Technologies: Python, SQLite
Status: Complete, No longer maintained.
This is the final project for my data mining class in my master's degree. It uses static code analysis and an implementation of Google PageRank to calculate the risk of performing a code change in a codebase.
It can parse a python library, including modules and packages, and generate a PageRank friendly database that then can be used to create a rank of the risk of each file.
Create an automated mechanism to calculate a risk factor for a code change in order to guide test efforts towards those areas.
This is a project that was created as a way of integrating data mining techniques to testing. The basic idea is simple, every time we make a code change there is a probability that other parts of the code may be impacted. However it is usually difficult to calculate exactly how much impact it actually has. We do know a couple of things:
- The file that changed has a high risk of failing
- Any file that uses or depends on the affected code also has a risk of failing
Then, we define impact:
- If a failure only affects the changed file, then it has low impact (isolated).
- The more files it affects, then the higher impact it has.
From those four statements, we can deduce that a change in a file that is used by multiple files has a higher risk of creating a high impact failure than a change in an isolated file. The question is: how do you know which file is used the most?
This problem is very similar to the 'popularity' problem solved by PageRank, the more a page is 'linked', the more popular it is. In the same way, the more a code file is 'used', then the more 'dependencies' it has. So we can say that if a code file is popular, then a change is risky.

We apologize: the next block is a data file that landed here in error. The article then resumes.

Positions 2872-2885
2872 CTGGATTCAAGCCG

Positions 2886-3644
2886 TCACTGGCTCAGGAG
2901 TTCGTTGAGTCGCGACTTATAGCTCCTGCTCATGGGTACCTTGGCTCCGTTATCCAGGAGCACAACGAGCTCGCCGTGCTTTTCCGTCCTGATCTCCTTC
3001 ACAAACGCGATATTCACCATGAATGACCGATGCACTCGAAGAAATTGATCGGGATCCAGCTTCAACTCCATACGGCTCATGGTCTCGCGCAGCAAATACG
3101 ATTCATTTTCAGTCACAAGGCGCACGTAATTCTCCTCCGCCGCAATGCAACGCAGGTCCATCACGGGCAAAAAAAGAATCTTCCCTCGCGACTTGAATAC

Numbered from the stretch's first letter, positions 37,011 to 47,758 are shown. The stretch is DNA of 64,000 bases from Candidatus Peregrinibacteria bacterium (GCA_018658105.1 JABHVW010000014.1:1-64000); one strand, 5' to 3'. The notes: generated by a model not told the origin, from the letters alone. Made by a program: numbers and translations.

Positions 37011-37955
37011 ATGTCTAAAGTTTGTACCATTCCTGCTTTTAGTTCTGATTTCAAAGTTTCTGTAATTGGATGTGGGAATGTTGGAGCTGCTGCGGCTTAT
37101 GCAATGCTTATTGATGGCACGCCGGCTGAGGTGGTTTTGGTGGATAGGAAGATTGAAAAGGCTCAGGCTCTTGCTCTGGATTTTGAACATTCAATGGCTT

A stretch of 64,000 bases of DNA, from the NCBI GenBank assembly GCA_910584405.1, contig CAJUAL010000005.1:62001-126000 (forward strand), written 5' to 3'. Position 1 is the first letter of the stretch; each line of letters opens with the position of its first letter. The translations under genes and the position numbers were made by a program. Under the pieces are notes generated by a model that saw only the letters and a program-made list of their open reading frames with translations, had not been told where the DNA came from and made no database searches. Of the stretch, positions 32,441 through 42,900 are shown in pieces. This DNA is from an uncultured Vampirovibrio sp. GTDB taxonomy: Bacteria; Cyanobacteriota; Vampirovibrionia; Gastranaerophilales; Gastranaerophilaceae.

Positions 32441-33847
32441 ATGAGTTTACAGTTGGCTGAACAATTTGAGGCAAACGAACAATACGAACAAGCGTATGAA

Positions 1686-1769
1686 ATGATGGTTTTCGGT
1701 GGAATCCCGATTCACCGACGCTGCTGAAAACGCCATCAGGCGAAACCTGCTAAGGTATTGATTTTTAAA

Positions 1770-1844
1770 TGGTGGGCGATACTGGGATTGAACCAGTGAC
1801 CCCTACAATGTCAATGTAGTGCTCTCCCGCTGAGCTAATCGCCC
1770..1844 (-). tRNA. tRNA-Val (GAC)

This program uses an static parser in python (implemented using Python Abstract Syntax Trees) to analyze the code in a library or program and identify includes. We say that there is a link from module A to B if module A includes file B (includes in the python sense: 'include B' or 'from B include c'). All this information is saved on a database.
The next step is to use PageRank to calculate and distribute link weights to all registered 'documents' (python modules) and figure out the popularity of each module. Once we have that information, we can identify the risk of change relative to other parts of the program.
Due to the dynamic nature of python a lot of the includes have to be inferred from names which leads to a lot of noise. For example, a common library like pySerial results in just 40% of include matches.
I did the theoretical design and implemented the static parser. I worked with a 3 person team to implement PageRank, test and document.
What is broken
Nothing that I know of, but I didn't test with a wide range of libraries.